The spoils of war were divided accordingly to the merit of the warriors. Those prisoners which were not sold or redeemed we kept as slaves: but how different was their condition from that of the slaves in the West Indies! With us they do no more work than other members of our community, even their master; their food, clothing and lodging were nearly the same as theirs (except that they were not permitted to eat with those who were freeborn), and there was scarce any other difference between them than a superior degree of importance which the head of the family possesses in our state, and that authority which, as such, he exercises over his household. Some of these slaves have even slaves under them as their own property and for their own use. (Equiano 1789, 9)

The number of slaves one could obtain was directly associated with “merit” and signified prestige. Further, slaves are shown to be "outsiders" or "alien" to the societies in which they were enslaved.

Opinion on Economic value of the Slave Trade
Vassa proposed a solution to the ending of slavery that would fill the economic void and provide an alternative source of revenue that would arise as a result of the abolition of the slave trade that reflected the views of his contemporary, Adam Smith:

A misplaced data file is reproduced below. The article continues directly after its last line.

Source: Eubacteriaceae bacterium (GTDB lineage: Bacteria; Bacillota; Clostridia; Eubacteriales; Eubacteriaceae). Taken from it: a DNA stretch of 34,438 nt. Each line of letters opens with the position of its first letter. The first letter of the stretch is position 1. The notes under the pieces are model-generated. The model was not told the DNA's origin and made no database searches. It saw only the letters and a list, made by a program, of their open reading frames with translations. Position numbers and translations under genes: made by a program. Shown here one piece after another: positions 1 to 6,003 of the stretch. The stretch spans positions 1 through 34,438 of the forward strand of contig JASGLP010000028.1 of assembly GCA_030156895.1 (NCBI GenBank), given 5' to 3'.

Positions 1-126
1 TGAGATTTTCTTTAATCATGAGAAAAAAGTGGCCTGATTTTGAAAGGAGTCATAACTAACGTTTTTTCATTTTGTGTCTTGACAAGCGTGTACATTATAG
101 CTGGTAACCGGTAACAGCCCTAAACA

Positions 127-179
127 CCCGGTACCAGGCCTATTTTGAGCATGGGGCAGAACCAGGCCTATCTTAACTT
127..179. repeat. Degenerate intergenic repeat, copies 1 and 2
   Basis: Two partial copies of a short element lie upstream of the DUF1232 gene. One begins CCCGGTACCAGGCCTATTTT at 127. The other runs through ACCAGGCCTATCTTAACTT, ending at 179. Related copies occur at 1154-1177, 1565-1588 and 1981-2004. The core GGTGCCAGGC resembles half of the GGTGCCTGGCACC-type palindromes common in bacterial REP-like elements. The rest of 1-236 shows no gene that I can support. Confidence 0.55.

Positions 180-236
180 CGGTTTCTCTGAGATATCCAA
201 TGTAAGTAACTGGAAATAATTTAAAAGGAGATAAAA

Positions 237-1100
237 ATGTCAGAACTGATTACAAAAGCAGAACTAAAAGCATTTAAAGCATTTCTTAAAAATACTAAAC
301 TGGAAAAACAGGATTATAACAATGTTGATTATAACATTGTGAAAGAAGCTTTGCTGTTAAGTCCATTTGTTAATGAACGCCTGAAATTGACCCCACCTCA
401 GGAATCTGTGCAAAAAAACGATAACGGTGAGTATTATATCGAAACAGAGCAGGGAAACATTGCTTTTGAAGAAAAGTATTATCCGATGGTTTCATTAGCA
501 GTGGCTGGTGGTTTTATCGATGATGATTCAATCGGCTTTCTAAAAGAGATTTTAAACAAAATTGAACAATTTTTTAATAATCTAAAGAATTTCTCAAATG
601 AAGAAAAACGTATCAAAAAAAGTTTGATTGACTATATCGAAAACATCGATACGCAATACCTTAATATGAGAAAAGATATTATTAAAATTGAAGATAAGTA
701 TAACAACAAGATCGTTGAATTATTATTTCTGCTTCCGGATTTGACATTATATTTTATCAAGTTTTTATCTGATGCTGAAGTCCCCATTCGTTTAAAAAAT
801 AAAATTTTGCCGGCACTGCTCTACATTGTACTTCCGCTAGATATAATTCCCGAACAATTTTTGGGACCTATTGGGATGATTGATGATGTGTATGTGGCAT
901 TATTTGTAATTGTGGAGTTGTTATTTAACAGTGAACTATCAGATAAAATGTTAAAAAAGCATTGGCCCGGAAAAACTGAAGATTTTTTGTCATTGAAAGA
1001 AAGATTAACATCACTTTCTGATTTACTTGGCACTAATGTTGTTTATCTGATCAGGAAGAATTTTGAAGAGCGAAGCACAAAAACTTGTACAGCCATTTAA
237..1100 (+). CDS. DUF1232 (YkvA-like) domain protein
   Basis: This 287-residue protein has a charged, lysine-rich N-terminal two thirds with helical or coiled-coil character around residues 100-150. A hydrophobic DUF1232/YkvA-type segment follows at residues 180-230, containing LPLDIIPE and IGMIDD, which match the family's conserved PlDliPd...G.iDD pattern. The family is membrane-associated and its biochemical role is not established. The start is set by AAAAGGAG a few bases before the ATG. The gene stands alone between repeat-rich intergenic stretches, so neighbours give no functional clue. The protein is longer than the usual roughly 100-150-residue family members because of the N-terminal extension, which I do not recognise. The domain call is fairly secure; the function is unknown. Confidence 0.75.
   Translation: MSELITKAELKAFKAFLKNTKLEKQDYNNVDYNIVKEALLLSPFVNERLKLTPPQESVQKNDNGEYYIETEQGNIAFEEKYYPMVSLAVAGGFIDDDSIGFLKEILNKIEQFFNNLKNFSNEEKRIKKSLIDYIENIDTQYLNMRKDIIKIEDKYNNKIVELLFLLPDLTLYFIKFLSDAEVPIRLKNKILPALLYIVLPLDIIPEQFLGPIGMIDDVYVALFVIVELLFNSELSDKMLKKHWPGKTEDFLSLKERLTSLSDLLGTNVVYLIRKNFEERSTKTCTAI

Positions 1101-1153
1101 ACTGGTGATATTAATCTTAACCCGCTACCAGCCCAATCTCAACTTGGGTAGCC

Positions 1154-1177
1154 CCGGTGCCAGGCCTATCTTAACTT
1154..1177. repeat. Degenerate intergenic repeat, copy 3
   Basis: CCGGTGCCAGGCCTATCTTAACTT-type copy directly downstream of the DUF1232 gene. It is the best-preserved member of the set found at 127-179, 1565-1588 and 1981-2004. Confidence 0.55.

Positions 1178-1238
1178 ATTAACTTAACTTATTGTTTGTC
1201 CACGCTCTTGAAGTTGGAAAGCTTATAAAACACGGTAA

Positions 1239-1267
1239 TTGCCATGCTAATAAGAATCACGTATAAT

As the inhuman traffic of slavery is now taken into the consideration of the British legislature, I doubt not, if a system of commerce was established in Africa, the demand for manufactures would most rapidly augment, as the native inhabitants would insensibly adopt the British fashions, manners, customs, &c. In proportion to the civilization, so will be the consumption of British manufactures…The wear and tear of a continent, nearly twice as large as Europe, and rich in vegetable and mineral productions, is much easier conceived than calculated… It is trading upon safe grounds. A commercial intercourse with Africa opens an inexhaustible source of wealth to the manufacturing interests of Great Britain…[therefore]… The abolition of slavery, so diabolical, will give a most rapid extension of manufactures…The manufacturers of this country must and will, in the nature and reason of things, have a full and constant employ, by supplying the African markets. (Equiano 233- 234)


Igbo priest (seated) with his osu (“juju slave”), Orsu, West Isuama Igbo, n.d. The Osu Caste System in Igboland discourages social interaction and marriage with a group of people, referred to as Osu (outcasts) who are seen as inferior to the Nwadiala (free-borns). Photo by G.I. Jones, Photographic Archive, Southern Illinois University.